Stuart Kim Lab

Stanford University

Dept. Dev. Biology and Genetics






Research Areas

Our long term goal is to understand the process of growing old, and then try to slow down or reverse the aging process. We want to understand the underlying clock for aging that dictates the rate at which normal aging occurs. Aging is a strong risk factor for many diseases, such as cancer and cardiovascular disease.  If we could understand the underlying basis for aging, we could reduce the risk of getting these diseases. 


C. elegans aging

We are using the nematode C. elegans as a model system for aging, because it has a rapid lifespan, a small size, a powerful genetic toolkit and many mutants are already known to lengthen lifespan. Our approach is to first identify genes that are differentially expressed in old versus young animals, and then to dissect apart how changes in these genes lead to functional decline and senescence in old age.



kidney aging

We are studying aging of the human kidney, which begins to show functional decline around age 40. Kidneys age at different rates, such that some people show little or no effects of aging whereas others show rapid functional decline of the kidney.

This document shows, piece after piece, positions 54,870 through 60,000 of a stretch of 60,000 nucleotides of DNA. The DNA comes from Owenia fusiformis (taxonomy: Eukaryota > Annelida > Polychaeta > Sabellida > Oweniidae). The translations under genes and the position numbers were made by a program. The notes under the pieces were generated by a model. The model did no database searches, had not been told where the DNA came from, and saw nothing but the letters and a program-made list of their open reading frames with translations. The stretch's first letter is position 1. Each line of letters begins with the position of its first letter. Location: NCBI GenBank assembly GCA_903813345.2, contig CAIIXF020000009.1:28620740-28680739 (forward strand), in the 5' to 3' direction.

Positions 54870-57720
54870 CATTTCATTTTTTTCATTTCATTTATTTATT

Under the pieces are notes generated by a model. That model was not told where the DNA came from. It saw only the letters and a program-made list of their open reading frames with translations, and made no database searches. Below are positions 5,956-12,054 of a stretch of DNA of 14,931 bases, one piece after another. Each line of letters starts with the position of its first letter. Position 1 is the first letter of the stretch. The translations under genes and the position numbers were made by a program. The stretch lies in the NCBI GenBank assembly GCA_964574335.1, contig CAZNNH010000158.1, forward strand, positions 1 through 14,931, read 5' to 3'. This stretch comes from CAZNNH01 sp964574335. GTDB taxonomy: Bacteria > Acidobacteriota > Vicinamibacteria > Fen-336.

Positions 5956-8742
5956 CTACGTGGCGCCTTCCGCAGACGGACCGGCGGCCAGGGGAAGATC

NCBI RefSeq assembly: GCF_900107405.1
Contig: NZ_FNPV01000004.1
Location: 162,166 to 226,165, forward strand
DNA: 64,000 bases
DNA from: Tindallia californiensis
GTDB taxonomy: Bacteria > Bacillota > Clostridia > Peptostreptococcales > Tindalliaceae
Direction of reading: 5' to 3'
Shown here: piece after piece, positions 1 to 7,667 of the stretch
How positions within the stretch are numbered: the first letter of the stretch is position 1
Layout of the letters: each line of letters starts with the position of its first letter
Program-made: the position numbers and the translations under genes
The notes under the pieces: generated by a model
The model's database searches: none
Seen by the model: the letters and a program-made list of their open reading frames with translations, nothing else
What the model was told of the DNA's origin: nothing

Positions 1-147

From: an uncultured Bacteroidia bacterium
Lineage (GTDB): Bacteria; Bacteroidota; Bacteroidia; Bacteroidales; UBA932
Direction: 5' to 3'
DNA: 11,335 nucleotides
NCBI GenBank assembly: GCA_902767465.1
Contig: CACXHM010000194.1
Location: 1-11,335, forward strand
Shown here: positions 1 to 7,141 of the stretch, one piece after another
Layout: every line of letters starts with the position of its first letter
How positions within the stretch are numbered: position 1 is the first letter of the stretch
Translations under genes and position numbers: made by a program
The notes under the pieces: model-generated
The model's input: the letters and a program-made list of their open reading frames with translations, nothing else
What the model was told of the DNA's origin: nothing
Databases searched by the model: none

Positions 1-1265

We have developed a gene expression signature that can be used as an epigenetic clock for normal kidney aging. A major factor responsible for kidney aging is chronic inflammation. At least three pro-inflammatory signaling pathways lead to activation of transcriptional cascades in old age.

Extreme Longevity

Aging and disease are closely related as aging is the largest risk factor for disease, and age-related disease is the primary factor limiting lifespan in modern society. If we could understand the underlying basis for aging, we could reduce the risk of getting these diseases.  One potential area for a breakthrough is studying the genetics of people that live to extreme old age, such as centenarians and supercentenarians.  Centenarians often showamazing robustness for their age – many are exceptionally alert, active and healthy. Supercentenarians (110 years or older) are the world’s oldest people. Seventy four are alive worldwide, with twenty two in the United States. 

We are using full genome sequencing and genome-wide association studies to find genetic loci associated with extreme longevity.







The Kim Lab is located at Stanford University in the Department of Developmental Biology. Maps to the lab can be found here.





Mailing address:

Stanford University Medical Center

Department of Developmental Biology

279 Campus Drive

Stanford, CA 94305-5329

phone: ++1-650-725-7671

fax: ++1-650-725-7739


Last modified 8/2012